In many cases, events resulting from distributed events cannot be discriminated against on the basis of the detected energy of events in individual channels. Although a cosmic gamma ray has a well-defined energy, scattering of the cosmic ray causes it to release only a portion of its initial energy in any single channel. In addition, the cosmic ray may not release all of its energy within the detector channels, so that summing the energy of all the events associated with the cosmic ray typically will not yield the initial energy of the ray. The events associated with the cosmic gamma ray, however, typically will have an average energy significantly greater than the energy of the event of interest or EOI.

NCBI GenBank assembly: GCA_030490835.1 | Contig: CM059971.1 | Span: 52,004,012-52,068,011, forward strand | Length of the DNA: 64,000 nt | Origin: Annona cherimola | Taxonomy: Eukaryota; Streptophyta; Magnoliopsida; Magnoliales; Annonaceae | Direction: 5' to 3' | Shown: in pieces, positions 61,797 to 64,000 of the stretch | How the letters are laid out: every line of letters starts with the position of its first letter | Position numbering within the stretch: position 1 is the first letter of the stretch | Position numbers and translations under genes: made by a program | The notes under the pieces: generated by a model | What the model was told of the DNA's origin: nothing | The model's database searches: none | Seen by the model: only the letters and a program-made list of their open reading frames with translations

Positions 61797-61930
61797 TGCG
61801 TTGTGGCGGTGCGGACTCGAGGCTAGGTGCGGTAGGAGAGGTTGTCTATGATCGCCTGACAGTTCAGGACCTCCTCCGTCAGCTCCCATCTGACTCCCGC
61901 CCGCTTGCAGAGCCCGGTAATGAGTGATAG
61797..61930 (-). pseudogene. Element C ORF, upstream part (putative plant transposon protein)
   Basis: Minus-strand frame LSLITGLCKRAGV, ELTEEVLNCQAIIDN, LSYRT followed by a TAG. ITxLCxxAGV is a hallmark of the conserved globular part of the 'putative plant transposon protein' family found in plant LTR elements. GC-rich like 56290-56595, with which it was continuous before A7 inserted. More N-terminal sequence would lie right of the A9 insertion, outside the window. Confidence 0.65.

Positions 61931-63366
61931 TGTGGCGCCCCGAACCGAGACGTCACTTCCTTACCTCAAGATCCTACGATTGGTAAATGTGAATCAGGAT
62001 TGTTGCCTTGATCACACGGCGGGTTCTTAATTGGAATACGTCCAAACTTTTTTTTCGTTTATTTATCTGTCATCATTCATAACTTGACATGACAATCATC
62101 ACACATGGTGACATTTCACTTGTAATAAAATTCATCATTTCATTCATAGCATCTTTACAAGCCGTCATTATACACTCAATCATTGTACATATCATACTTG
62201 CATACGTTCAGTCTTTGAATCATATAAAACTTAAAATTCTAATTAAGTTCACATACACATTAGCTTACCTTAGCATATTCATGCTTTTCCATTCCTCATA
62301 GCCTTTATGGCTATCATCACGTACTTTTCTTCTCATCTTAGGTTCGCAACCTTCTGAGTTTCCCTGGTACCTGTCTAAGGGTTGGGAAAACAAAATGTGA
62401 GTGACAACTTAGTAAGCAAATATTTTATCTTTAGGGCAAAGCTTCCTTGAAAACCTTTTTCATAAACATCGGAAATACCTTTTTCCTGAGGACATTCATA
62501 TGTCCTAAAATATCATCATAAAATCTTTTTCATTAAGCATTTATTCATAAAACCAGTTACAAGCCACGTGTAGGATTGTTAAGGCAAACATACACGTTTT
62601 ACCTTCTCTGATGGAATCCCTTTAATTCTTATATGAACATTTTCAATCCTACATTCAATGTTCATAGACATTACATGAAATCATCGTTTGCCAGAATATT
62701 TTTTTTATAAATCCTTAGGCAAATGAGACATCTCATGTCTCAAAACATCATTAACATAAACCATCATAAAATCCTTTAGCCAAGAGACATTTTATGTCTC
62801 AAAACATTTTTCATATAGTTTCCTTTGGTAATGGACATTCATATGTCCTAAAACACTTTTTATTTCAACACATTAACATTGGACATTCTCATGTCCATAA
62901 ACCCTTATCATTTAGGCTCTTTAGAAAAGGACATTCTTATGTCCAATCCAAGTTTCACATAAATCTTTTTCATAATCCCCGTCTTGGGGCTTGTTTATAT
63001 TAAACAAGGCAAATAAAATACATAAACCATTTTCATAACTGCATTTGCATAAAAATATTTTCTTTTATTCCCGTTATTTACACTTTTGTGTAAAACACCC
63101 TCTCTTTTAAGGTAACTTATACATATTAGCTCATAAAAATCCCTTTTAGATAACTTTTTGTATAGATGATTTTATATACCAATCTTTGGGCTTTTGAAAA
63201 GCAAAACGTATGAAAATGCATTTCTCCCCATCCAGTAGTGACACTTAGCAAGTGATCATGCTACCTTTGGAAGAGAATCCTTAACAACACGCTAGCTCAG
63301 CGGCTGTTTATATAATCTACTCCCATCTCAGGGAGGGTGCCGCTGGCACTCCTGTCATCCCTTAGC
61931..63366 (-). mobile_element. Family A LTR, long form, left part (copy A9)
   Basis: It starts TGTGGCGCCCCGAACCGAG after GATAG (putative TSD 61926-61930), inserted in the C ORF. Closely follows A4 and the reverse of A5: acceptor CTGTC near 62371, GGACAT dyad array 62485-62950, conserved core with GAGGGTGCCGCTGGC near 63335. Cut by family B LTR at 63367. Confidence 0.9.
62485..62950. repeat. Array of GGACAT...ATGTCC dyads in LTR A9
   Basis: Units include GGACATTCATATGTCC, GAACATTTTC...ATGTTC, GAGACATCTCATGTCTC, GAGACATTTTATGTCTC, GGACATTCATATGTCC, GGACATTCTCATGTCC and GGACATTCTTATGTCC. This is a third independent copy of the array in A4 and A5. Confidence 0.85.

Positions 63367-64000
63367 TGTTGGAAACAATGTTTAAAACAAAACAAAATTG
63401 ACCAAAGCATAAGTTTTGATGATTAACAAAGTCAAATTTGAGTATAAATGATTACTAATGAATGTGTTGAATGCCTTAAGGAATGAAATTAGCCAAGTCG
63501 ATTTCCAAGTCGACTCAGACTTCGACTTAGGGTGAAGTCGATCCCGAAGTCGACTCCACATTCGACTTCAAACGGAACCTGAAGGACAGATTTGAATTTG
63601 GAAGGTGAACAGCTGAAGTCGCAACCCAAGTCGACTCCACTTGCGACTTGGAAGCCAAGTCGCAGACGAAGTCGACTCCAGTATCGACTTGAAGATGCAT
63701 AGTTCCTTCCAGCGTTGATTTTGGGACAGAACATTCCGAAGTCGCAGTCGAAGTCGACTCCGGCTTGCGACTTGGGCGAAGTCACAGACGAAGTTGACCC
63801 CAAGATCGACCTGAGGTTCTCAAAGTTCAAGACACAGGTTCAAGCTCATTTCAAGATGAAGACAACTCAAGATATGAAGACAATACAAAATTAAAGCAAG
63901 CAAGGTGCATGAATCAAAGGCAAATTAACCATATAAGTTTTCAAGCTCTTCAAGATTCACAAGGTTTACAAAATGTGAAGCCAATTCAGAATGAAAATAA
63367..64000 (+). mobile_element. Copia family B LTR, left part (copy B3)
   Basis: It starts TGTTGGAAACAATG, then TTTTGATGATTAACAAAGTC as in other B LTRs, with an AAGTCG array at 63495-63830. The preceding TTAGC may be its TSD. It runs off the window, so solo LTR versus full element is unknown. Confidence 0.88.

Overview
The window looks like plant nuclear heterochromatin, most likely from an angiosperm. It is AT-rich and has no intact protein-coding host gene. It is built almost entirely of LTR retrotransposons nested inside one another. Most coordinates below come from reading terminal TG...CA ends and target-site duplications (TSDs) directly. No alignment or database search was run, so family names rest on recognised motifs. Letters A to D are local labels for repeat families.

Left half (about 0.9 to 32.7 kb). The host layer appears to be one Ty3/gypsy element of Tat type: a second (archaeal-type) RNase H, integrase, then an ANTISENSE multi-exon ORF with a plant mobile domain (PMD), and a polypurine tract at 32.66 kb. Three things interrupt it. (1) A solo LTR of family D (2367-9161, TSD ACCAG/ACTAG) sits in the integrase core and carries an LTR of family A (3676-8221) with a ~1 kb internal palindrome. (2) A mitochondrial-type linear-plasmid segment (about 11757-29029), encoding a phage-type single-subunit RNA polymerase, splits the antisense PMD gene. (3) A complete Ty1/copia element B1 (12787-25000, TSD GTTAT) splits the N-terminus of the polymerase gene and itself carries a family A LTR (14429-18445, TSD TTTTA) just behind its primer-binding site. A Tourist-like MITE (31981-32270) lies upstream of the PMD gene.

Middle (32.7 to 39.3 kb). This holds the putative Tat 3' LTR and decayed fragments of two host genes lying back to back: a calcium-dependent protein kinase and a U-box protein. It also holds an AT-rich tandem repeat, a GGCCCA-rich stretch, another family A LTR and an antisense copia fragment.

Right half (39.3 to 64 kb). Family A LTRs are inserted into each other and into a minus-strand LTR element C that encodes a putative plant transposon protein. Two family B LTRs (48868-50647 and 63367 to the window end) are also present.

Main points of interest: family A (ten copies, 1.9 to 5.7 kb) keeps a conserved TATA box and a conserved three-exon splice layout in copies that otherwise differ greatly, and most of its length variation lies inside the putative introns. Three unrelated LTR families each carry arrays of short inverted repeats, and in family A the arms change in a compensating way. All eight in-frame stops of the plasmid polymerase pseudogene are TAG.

Techniques are disclosed for detecting false events resulting from a distributed event on the basis of the global count density, local count density, average energy of detected events, and time period of detection of false events. This technique can be implemented in hardware, software or firmware within the signal processing subsystem 615 or elsewhere in the imaging system. For brevity, this is described as a blink filter.
The process follows the flowchart, beginning with
The data words from the individual channels are incorporated into a data stream that also includes time words. In the embodiment, time words are inserted into the data stream every 0.5 ms. In other embodiments of a blink filter, one or more of the exact format of the data word, the data incorporated in the word, the valid/invalid identification code, and other characteristics of the data word may differ from the structure of the data word of the embodiment disclosed.